An email circulated recently among parents about District 65’s Body Mass Index testing in middle school physical education classes. The writer’s concern was not about the test itself, but about whether kids at this age are emotionally ready to handle such information.
It’s a complicated issue. On one hand, I’m thrilled that kids are learning how to calculate this index and, more importantly, being made aware of this aspect of their overall health. On the other hand, I too am concerned whether kids can handle this information in a mature way, and also wonder what the kids are expected to do with this knowledge moving forward.
As a District 65 parent, I wasn’t aware the BMI testing was being done. Granted, I can’t possibly know everything the teachers teach, so why does this topic strike such a chord with many of us?
I’ll sum it up in two ways:
- Middle school and
Except for those with a psyche of steel, the middle school years can be a daunting time of life. You want to fit in, but everyone’s hormones, bodies, moods and friends remain in a constant state of flux. Though eye-rolling is common, more often middle schoolers steal sideways glances at their peers. Consider these hypothetical locker room conversations after the BMI testing:
“Did your class do the BMI thing?”
“What’d you get?
“I saw Jane’s face when she figured out hers.”
“Mine is SO low!”
“I’m never eating again.”
“Alex said Scott’s was the highest, but I don’t believe it. I bet Jordan’s is higher.”
“I don’t get it. Just look at how skinny she is…”
Then consider these hypothetical internal conversations in the mind of a middle schooler:
“I can’t believe my body fat’s that high (or that low). I’m not normal.”
“I’m never eating again.”
“That was mortifying.”
“Everyone’s talking about me.”
“I’m a failure.”
“It says it right there on the paper. I’m too fat.”
“This proves exactly what I thought.”
While these may be extreme examples, the fact remains: these kids are 11, 12, and 13 years old. They’re self-conscious and self-absorbed. They ruminate and spiral over issues that may or may not be rational. Are they ready for this information?
Let me get this straight: as a parent, I’m informed by the district when my child has vision and hearing screenings, when dental checkups are available and when my child’s been exposed to the streptococcal virus or head lice…but I’m not informed that my child’s weight’s been measured and that she’s armed with Body Mass Index information? I’m grateful for all of these services – don’t get me wrong – but I have a right to know the results, too.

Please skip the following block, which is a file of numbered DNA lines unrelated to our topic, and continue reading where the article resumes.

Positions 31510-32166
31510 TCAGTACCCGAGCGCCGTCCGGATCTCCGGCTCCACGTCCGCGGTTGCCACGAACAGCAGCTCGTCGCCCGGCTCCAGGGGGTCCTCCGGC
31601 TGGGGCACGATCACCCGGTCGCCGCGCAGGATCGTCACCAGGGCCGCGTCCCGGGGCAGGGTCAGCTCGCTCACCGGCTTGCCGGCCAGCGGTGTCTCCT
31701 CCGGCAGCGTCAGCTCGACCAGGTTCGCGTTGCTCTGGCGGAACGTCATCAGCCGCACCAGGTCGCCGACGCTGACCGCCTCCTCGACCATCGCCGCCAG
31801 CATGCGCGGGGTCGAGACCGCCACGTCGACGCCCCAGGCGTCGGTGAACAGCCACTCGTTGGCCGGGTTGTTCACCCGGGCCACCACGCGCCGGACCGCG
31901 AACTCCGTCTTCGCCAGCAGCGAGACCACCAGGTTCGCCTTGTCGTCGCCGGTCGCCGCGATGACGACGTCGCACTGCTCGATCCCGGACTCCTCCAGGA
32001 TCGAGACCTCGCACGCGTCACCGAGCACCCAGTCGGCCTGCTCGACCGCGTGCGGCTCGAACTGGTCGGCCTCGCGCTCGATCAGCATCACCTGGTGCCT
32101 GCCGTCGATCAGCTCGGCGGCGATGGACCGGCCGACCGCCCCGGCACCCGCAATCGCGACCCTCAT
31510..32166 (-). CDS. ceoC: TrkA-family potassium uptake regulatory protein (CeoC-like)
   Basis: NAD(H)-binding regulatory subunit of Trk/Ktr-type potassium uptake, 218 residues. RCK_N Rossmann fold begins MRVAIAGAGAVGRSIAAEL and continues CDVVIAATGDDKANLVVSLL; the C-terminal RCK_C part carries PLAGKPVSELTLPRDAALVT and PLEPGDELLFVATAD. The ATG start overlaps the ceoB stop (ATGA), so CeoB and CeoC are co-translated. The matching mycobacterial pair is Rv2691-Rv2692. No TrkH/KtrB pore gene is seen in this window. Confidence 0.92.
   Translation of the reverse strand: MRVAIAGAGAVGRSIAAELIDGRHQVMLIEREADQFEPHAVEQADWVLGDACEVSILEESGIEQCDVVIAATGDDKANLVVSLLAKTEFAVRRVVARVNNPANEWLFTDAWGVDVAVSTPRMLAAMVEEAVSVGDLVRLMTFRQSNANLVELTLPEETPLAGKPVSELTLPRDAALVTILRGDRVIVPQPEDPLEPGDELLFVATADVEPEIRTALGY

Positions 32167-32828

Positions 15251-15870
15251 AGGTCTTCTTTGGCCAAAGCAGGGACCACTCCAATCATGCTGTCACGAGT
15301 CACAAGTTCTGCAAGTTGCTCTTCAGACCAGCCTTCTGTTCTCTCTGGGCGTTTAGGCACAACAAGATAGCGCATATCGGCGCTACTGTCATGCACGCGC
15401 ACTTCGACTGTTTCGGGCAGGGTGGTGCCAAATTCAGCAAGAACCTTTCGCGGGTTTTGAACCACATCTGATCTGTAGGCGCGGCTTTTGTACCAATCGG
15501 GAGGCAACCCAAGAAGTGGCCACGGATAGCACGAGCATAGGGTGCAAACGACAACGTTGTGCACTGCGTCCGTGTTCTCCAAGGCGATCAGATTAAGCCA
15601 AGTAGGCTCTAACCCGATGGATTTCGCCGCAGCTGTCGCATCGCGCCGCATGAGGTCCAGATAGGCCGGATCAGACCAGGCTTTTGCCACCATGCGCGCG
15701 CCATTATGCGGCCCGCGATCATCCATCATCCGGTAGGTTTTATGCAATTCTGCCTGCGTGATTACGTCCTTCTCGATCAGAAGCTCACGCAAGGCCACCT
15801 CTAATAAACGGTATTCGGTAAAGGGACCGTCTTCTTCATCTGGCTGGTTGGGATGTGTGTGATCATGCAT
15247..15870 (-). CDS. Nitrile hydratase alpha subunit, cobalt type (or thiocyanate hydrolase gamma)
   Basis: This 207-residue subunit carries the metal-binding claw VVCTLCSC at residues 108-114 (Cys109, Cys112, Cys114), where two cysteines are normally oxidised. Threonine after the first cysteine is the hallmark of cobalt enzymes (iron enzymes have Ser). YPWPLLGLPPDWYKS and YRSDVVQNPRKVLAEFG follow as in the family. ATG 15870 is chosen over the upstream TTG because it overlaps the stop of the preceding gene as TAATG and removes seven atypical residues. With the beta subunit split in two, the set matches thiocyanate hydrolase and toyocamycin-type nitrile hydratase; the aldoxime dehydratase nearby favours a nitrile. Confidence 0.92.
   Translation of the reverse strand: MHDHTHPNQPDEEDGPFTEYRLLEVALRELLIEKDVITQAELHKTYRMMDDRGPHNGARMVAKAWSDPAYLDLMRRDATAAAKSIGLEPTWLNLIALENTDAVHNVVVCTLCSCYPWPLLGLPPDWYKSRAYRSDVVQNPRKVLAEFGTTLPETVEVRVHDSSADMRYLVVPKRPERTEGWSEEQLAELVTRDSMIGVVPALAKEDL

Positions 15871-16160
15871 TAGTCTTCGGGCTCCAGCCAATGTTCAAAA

Childhood obesity is no doubt an epidemic in our country, and the more empowered kids are about health and nutrition, the better. I think it’s important to inform kids about the choices and consequences connected with eating and exercising. I just hope the process isn’t one in which kids are made to feel judged or stressed about an issue that is fraught with emotion—even for adults.
After word got out about the BMI testing via one concerned parent’s e-mail, Supt. Hardy Murphy sent a follow-up email to district families explaining the process, which included the following statement from Denise Rossa, Middle School Physical Education Department Chair:
At District 65, the Physical Education department has the focus of helping our students become or continue to be healthy. We use a widely utilized and well respected software testing program called “FITNESSGRAM” from Human Kinetics [click here for the FITNESSGRAM WEBSITE]. All tests assess students in the 5 health-related fitness components; Cardiovascular Fitness, Muscular Strength, Muscular Endurance, Flexibility and Body Composition to provide a more well rounded picture of a student's physical fitness. All 5 components are crucial to an individual’s health and we believe health awareness starts much sooner than adulthood. We also believe in educating students on the importance of being in the “Healthy Fitness Zone” of all the tests and how to get to that zone if not already there...
FITNESSGRAM recognizes that physically fit and less-fit people come in all shapes and sizes. The beginning level of the FITNESSGRAM Healthy Fitness Zone for body composition is based on research that links these levels to an increased risk for cardiovascular disease. The FITNESSGRAM parent and student reports use carefully worded terminology to help parents and youth understand possible risks associated with higher levels of body fatness. Language that could be used to describe physical appearance is not used in the FITNESSGRAM reports...
The FITNESSGRAM report provides information to help you (and your child) interpret body composition scores...The use of health-related criteria helps to minimize comparisons between children and to emphasize personal fitness for health rather than goals based solely on performance. Since only modest amounts of exercise are needed for obtaining health benefits, most students who participate in physical activity almost every day will be able to achieve a score that will place them in the Healthy Fitness Zone.
I wish the letter had also included this link to the Human Kinetics website addressing parents’ frequently asked questions.
I appreciated the superintendent’s response to the concerned parent’s email, though I wonder how and when I’ll receive results of the testing.